Snowed in and snuggled up, I’m studying several summertime snapshots, searching and selecting sufficient seed for sowing this soon-to-come spring. I must be on every seeds company’s list of who to send a catalog to. so, while winter weather wrecks her havoc, I’m safe and sound by a warm fire, envisioning rows and rows of picture perfect vegetables.
Blue Lake, Roma and Cherokee Wax beans are our green, Italian and Yellow beans respectively. Will try Forkhook and Henderson’s Lima beans this year. A hundred years ago, butter beans, as Lima’s are affectionately called, were second only to potatoes as the most common vegetable people grew. In my effort to grow old timey crops, I ordered five pounds of White Half Runners, too.
Detroit Dark Red is our standard beet, and we also grow an Italian heirloom called Chioggia and another old one called Cosby’s Egyptian. I’m going to try a yellow beet called Touchstone Gold. For carrots we stick with good old Danvers Half Long and Scarlet Nantes.
The policies of the United States Department of Agriculture (USDA) have had a tremendous affect on farming in our country. Their funding go to further the research at land grant colleges (like UT), and the advice is disseminated through the county extension programs. The way most farms are run is a direct result of this information.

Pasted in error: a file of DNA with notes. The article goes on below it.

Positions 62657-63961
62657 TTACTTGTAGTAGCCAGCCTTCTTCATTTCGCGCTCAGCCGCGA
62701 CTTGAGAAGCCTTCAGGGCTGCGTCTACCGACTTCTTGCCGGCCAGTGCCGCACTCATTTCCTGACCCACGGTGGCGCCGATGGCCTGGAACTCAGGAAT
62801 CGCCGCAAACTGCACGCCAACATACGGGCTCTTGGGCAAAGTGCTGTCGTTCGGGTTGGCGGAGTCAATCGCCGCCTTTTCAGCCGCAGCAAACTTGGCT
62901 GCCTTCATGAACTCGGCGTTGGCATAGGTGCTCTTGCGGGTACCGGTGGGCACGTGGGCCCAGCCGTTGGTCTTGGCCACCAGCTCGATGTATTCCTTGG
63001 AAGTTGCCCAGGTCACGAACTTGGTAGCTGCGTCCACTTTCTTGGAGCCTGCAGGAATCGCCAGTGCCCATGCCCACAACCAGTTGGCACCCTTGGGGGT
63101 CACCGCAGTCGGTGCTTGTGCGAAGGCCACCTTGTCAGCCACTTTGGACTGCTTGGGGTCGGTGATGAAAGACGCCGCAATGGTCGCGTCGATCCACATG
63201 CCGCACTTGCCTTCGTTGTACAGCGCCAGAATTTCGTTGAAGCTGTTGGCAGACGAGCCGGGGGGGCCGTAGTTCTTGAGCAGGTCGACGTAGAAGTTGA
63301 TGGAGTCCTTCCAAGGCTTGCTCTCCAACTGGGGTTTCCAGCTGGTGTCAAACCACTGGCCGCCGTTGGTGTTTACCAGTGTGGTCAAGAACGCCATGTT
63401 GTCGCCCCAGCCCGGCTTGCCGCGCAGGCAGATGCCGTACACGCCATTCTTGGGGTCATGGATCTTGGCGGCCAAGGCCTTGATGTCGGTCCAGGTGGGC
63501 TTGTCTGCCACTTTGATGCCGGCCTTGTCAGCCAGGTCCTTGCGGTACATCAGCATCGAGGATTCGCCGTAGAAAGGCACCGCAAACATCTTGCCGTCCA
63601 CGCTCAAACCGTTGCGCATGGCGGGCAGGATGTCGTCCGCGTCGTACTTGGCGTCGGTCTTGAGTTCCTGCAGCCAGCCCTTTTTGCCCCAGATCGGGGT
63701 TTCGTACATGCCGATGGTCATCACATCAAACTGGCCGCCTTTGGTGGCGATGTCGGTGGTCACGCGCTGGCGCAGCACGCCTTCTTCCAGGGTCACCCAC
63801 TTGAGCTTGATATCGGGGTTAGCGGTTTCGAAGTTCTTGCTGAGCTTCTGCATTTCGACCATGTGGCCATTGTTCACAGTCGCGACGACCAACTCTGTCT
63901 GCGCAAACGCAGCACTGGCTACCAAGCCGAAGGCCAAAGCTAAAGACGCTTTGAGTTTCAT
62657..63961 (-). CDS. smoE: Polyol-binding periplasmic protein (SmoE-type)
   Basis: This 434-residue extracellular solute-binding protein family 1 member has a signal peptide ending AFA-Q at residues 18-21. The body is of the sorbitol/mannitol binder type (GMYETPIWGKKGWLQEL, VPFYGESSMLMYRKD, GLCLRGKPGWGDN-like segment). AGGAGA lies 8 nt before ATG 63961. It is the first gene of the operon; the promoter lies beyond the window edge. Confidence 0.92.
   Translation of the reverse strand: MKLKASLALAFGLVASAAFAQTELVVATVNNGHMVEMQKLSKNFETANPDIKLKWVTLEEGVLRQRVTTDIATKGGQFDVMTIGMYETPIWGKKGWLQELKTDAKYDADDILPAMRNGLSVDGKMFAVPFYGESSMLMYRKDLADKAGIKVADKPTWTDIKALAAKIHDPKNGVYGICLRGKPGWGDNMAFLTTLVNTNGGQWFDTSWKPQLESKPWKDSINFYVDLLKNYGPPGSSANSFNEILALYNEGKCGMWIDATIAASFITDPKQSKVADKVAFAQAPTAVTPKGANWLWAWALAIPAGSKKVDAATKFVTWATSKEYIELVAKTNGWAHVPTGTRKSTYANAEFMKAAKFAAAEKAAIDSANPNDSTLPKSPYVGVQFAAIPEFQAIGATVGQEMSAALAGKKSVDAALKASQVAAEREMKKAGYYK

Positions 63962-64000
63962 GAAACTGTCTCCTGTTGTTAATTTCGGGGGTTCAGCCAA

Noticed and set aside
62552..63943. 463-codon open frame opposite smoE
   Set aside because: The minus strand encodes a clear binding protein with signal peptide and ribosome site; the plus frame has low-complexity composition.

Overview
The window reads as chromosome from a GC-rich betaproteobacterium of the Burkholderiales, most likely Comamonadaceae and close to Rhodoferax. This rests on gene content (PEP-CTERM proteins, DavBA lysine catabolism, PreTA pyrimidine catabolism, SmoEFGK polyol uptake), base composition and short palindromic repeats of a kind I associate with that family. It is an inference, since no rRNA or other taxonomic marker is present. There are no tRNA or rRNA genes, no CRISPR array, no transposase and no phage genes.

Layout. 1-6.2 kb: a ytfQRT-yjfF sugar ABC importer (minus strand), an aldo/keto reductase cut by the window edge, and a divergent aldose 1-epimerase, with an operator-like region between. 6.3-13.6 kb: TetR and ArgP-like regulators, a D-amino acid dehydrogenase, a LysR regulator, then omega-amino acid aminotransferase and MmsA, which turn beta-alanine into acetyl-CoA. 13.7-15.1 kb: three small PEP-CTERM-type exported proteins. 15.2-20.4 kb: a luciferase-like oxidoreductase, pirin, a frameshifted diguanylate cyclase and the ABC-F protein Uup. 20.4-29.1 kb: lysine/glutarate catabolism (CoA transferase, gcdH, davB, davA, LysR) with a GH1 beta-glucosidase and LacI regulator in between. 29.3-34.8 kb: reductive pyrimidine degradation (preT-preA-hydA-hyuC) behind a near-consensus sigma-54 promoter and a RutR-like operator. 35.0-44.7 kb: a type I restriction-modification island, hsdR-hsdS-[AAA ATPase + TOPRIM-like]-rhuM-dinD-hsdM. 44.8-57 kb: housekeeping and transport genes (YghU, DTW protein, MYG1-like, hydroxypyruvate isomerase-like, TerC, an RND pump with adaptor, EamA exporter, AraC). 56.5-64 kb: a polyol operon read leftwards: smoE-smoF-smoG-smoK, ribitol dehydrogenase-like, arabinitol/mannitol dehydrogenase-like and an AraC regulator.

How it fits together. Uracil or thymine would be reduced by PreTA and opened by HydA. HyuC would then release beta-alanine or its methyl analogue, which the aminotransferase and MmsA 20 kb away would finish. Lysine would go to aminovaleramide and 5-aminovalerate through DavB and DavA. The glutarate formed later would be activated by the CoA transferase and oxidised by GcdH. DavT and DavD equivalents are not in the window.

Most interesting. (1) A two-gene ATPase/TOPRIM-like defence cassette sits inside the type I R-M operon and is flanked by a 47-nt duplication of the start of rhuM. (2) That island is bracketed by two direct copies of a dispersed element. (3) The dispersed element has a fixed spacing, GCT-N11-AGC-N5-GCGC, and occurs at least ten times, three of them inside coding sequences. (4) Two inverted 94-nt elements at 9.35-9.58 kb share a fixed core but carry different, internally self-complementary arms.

Agriculture before the 20th century depended upon healthy soil. Farmers knew how to keep their soils light and fluffy, rich in humus and capable of long-term production. All farms had animals for power and food, and the waste products were composted to keep the land fertile.
I’m on a No. Ca. diet. That’s short for Northern California, which is where I visited my family last week. Brother Mark took me on a trip up to Medicino County, complete with giant redwood trees, ocean cliffs, hot springs, vineyards, and biodynamic farms. I spent several days with my cousin, Sue, and enjoyed a meal with my niece, Bianca, Sue’s son Aubrey and his new family.